As the parent of a student with a disability, you have many rights involving your child's Individualized Education Program (IEP). The Individuals with Disabilities Education Act (IDEA) guarantees you those rights. Here's a look at many of your parental rights.
You Can Attend All IEP Meetings
Members of the school district will meet to discuss and plan the educational services the school will provide. They will work this all into a binding contract. You have a right to attend these meetings. You can also attend any later meetings, or call for a meeting yourself.
You Have Control Over Your Child's Evaluation
The school district can order an evaluation, but they must have your signed consent to administer one. In addition, you can order an independent evaluation. In either case, the evaluation must answer in the affirmative to three questions.
- Does your child have a disability?
- Does the disability cause an educational impact?
- Does the child require special education?
You can request an assessment from the district directly. If they do not comply with your request for an assessment, they must use legal channels to deny it. They cannot simply turn it down. This applies to the initial evaluation, as well as to any later evaluations for review of your child's need for special education.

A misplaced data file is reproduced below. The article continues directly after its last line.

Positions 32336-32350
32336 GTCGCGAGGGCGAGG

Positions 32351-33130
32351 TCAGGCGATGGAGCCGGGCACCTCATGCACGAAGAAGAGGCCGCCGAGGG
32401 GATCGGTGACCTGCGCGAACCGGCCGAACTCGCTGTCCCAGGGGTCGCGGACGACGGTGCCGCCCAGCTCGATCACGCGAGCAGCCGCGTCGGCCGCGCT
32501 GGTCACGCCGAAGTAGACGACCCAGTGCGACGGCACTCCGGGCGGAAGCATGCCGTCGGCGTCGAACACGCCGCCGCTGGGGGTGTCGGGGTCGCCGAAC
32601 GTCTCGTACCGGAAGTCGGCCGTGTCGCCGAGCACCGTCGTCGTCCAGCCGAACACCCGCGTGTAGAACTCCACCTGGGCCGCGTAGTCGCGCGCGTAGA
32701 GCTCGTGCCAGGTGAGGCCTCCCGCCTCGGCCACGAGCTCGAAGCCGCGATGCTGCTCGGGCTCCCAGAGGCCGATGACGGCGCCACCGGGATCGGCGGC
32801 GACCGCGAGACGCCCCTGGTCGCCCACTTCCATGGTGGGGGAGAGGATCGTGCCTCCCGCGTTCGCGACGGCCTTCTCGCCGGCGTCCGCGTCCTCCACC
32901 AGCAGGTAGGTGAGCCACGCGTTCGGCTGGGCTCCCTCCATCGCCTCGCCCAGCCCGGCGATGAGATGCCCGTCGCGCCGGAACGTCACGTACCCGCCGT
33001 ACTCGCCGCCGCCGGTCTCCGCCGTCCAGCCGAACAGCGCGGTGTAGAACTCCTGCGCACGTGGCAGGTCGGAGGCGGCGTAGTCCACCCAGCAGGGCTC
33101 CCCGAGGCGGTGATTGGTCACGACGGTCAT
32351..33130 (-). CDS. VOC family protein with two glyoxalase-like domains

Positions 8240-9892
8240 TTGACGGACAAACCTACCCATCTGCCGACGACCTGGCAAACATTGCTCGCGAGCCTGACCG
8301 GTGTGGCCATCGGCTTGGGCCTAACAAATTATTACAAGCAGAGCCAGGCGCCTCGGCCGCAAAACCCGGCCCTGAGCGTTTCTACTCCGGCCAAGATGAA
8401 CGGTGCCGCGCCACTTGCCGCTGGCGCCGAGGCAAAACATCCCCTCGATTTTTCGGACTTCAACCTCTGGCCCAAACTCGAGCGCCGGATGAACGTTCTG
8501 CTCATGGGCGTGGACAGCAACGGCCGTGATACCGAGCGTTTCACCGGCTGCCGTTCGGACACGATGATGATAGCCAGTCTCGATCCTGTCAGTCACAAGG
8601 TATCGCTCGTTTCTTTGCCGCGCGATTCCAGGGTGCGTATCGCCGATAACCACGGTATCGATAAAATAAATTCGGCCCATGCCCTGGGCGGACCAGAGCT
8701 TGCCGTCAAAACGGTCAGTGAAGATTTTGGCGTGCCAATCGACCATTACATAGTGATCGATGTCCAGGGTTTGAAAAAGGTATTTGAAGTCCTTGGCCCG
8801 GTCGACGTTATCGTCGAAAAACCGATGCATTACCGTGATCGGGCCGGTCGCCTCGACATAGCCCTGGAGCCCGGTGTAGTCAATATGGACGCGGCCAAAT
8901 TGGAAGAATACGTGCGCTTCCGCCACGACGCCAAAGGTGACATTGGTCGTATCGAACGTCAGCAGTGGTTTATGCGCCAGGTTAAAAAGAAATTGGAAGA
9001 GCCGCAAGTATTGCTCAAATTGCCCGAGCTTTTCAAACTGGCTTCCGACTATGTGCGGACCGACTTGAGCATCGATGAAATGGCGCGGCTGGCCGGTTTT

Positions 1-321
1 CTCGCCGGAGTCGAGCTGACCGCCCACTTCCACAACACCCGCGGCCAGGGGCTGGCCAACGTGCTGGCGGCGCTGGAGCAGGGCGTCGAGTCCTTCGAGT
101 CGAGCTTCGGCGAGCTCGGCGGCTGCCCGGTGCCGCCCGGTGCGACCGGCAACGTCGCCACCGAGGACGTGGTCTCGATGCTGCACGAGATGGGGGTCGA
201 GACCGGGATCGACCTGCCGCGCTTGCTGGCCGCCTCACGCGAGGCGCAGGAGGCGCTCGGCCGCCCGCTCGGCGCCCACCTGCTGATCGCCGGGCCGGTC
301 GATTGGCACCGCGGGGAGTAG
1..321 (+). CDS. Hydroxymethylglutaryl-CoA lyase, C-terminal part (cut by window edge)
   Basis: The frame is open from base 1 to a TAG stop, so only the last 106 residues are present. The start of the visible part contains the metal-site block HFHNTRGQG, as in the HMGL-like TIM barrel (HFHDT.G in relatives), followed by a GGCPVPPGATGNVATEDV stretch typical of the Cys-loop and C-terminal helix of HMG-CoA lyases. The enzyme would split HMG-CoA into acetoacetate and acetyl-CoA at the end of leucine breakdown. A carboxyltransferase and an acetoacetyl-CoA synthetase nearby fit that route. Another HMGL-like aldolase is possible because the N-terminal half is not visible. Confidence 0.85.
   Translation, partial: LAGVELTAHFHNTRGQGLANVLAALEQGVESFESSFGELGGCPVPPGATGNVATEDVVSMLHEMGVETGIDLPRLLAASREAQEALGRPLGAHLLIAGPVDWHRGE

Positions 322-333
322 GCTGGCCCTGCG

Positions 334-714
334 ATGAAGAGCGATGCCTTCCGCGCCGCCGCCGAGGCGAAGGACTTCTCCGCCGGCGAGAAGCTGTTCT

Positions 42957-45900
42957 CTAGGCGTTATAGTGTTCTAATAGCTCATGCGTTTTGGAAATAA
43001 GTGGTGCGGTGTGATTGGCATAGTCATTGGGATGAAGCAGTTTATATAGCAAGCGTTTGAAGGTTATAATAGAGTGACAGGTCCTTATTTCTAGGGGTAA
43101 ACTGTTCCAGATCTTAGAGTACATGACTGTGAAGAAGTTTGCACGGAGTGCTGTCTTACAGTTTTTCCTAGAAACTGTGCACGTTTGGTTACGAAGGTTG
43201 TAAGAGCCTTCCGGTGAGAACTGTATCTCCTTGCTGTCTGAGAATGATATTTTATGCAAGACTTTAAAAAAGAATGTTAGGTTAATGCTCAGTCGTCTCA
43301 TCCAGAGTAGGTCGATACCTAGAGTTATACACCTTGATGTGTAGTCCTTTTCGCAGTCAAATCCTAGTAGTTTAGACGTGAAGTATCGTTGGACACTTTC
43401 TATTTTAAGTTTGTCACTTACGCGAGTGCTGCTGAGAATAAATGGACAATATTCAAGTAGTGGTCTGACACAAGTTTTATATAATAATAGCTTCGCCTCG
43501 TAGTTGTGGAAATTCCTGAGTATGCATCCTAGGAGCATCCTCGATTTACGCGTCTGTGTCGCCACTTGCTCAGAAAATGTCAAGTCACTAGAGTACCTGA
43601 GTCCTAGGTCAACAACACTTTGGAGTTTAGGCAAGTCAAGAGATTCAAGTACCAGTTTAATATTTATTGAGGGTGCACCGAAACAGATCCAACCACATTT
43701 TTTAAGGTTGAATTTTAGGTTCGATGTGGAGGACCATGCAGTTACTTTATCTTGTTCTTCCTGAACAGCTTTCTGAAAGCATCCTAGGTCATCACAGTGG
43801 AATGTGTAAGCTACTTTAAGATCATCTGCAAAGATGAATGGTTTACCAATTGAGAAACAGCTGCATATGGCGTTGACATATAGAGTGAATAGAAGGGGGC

You Can Contest Any Decision Made By the School
At every point of the process, you can contest the district. You can contest their evaluation plan, their IEP plan, and any denial they make. You have a right to meet with the district personnel and discuss their decisions, and you can involve a mediator if you want to. If you're not making any progress, you can request a hearing or even file a lawsuit.
The District Cannot Deny You Access to Your Child's Records
You have the right to peruse all of your child's educational records. You can also suggest changes to the official records and add notes of your own. If the school denies you access for any reason, they're violating your rights.
The District Must Notify You of Your Rights
You have broad rights when it comes to your child, and you need to know what they are in full. The district must notify you of your rights. If you feel the school violated your parental rights in any way, you can speak to special education lawyer about steps you can take to secure fair treatment and education for your child.